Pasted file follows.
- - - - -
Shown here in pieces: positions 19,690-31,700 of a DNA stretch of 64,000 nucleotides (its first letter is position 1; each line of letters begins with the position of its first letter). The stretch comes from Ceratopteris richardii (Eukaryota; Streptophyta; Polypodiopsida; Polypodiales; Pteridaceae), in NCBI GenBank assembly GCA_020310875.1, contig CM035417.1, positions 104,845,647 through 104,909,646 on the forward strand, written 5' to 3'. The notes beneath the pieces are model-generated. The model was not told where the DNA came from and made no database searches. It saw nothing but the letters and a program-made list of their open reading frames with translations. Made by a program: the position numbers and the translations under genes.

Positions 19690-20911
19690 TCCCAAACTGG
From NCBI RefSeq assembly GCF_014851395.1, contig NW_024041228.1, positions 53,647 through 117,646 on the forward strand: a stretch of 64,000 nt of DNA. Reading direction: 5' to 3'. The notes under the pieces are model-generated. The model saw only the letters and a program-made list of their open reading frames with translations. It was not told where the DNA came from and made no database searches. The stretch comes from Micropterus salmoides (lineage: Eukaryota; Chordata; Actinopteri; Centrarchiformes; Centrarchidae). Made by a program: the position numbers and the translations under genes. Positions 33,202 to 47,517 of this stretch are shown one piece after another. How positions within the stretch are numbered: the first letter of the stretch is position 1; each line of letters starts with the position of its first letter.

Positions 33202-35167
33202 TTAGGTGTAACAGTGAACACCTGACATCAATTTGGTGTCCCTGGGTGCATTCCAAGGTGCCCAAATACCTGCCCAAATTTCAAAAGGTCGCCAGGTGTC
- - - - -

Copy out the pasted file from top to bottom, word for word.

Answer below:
Shown here in pieces: positions 19,690-31,700 of a DNA stretch of 64,000 nucleotides (its first letter is position 1; each line of letters begins with the position of its first letter). The stretch comes from Ceratopteris richardii (Eukaryota; Streptophyta; Polypodiopsida; Polypodiales; Pteridaceae), in NCBI GenBank assembly GCA_020310875.1, contig CM035417.1, positions 104,845,647 through 104,909,646 on the forward strand, written 5' to 3'. The notes beneath the pieces are model-generated. The model was not told where the DNA came from and made no database searches. It saw nothing but the letters and a program-made list of their open reading frames with translations. Made by a program: the position numbers and the translations under genes.

Positions 19690-20911
19690 TCCCAAACTGG
From NCBI RefSeq assembly GCF_014851395.1, contig NW_024041228.1, positions 53,647 through 117,646 on the forward strand: a stretch of 64,000 nt of DNA. Reading direction: 5' to 3'. The notes under the pieces are model-generated. The model saw only the letters and a program-made list of their open reading frames with translations. It was not told where the DNA came from and made no database searches. The stretch comes from Micropterus salmoides (lineage: Eukaryota; Chordata; Actinopteri; Centrarchiformes; Centrarchidae). Made by a program: the position numbers and the translations under genes. Positions 33,202 to 47,517 of this stretch are shown one piece after another. How positions within the stretch are numbered: the first letter of the stretch is position 1; each line of letters starts with the position of its first letter.

Positions 33202-35167
33202 TTAGGTGTAACAGTGAACACCTGACATCAATTTGGTGTCCCTGGGTGCATTCCAAGGTGCCCAAATACCTGCCCAAATTTCAAAAGGTCGCCAGGTGTC